This fall, don't forget to wrap newly planted trees to protect them from southwest injury.
Southwest injury, also known as sunscald, is a major winter problem for new transplants or thin-barked trees. During the late fall and early spring, Oklahoma gets frigid temperatures, following mild sunny days. As the trunk warms, the cells “thaw.” Then temperatures plunge once again as the sun begins to sink in the sky. This causes the cells to freeze again and rupture.
This damage is devastating to a young tree. The symptoms of sunscald are a vertical split or “puckering” that will be present on the southwest side of the trunk. However, you will not notice the damage until several years later, when it is too late.
Wrap trunks of tree species such as maples, fruit trees, willows, ash, locust, willow, and thin-barked oaks from November to March. Several materials are available to protect trunks. One of the most common materials is a plastic spiral wrap that encircles the trunk. These wraps have holes to allow air movement and are less likely to harbor pests. Another option is to wrap the trunk with burlap and secure it with twine. However, it is very important to remove the burlap and ties in spring, so as not to girdle the tree.
Tracey Payton Miller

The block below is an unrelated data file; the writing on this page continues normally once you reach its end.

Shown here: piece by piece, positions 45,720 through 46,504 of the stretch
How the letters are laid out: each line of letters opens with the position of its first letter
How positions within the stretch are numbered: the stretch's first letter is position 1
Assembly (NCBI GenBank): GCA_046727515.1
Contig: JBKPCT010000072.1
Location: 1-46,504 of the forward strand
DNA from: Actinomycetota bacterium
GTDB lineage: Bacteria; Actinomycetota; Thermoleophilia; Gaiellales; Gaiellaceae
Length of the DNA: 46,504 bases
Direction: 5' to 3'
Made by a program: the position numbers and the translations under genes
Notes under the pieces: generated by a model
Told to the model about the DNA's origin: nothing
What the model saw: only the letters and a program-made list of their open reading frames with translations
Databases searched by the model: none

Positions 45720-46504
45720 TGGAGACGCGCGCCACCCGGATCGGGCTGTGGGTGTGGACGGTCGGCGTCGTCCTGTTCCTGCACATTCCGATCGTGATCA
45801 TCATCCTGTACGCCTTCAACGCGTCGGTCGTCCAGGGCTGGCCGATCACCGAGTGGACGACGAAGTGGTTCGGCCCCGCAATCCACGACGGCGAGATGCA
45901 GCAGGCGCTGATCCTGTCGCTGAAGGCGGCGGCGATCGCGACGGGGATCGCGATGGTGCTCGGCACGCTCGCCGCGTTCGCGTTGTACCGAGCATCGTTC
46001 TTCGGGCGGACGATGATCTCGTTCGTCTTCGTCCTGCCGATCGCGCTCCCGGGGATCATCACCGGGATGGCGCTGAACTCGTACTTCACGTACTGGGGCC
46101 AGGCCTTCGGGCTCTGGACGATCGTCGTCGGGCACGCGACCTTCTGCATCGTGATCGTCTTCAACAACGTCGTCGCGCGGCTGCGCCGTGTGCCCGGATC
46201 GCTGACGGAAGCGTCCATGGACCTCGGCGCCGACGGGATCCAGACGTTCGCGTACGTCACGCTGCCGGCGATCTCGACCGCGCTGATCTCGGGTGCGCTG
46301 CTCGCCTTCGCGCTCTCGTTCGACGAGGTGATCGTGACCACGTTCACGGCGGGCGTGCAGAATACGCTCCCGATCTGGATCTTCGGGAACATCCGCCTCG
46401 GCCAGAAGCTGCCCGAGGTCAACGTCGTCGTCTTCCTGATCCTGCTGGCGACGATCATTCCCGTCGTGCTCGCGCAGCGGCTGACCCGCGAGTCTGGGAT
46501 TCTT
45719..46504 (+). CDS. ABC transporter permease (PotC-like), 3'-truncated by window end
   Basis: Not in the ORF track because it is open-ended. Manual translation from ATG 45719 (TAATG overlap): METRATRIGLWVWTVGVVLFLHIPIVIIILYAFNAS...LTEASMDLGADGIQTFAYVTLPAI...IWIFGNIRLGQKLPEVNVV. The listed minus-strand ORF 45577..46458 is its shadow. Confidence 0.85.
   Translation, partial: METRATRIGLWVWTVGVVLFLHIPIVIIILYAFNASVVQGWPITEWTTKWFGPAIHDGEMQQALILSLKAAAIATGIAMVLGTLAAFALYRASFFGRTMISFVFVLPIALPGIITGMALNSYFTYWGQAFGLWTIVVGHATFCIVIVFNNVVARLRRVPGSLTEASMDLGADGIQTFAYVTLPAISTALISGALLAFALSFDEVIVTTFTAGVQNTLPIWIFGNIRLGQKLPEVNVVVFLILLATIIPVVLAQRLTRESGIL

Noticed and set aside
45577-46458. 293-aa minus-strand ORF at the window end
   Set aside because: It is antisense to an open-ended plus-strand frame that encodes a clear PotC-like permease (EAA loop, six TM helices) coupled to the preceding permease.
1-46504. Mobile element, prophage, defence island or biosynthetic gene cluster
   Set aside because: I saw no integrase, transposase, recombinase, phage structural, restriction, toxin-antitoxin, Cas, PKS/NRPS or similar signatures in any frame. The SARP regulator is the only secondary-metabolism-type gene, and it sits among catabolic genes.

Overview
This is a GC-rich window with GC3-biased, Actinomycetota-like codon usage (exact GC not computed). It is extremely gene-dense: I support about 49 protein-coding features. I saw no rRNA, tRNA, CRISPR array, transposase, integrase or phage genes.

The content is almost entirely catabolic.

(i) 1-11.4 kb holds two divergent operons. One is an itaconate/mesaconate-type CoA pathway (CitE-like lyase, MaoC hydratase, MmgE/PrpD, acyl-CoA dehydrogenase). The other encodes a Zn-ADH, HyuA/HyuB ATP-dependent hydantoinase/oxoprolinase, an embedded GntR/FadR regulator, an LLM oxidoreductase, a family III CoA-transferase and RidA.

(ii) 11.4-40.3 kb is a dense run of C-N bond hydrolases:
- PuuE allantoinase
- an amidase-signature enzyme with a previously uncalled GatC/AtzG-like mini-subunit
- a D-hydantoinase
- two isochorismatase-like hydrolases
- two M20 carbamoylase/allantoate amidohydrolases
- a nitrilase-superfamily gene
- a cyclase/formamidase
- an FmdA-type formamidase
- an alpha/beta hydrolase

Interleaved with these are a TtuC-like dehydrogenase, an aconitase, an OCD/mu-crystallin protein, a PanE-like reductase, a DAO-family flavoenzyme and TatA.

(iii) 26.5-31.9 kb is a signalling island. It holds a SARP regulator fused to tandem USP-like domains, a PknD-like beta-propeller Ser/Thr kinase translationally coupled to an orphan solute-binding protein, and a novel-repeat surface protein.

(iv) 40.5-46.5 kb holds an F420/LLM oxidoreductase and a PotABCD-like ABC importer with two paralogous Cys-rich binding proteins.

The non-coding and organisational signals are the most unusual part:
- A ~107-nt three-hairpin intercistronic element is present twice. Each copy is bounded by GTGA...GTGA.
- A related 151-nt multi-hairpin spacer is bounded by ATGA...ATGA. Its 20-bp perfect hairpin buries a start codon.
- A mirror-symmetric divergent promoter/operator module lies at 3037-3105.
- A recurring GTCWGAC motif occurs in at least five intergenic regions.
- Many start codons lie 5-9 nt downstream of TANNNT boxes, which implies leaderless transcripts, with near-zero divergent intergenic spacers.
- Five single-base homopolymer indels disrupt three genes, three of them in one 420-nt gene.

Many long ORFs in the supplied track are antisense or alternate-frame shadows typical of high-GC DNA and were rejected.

Oklahoma Cooperative Extension Service
Pick from the sunny side of color wheel to warm up home interior
Q: Being without electric power many long, cold days after Superstorm Sandy, meant we have stayed at home longer than any time in memory, giving me plenty of time to study my house decor. I don't like it any more! It's almost all white — white walls, off-white upholstery, with bare, stained cement floors. What was I thinking to make it so cold? What can I do to warm things up?
A: Nothing like a natural disaster to make us appreciate the very concept of HOME. You are motivated to turn up the coziness thermostat in your everyday environment.
How? Color comes first. White is cool, in every sense of the word, so for warmth, you need to punch up your palette. Pick from the sunny side of the color wheel: yellows, reds, oranges. And pull in plenty of textures, the more extroverted, the better.
Look what designer Amanda Nisbet does with nubby, boiled wool in her own New York apartment. She writes in her new book, “Dazzling Design,” that it is “Just the sort of scrumptious material you'd want to wrap yourself in to feel warm and protected.
And it spoke in one of the warmest, most inviting hues: orange.
Rose Bennett Gilbert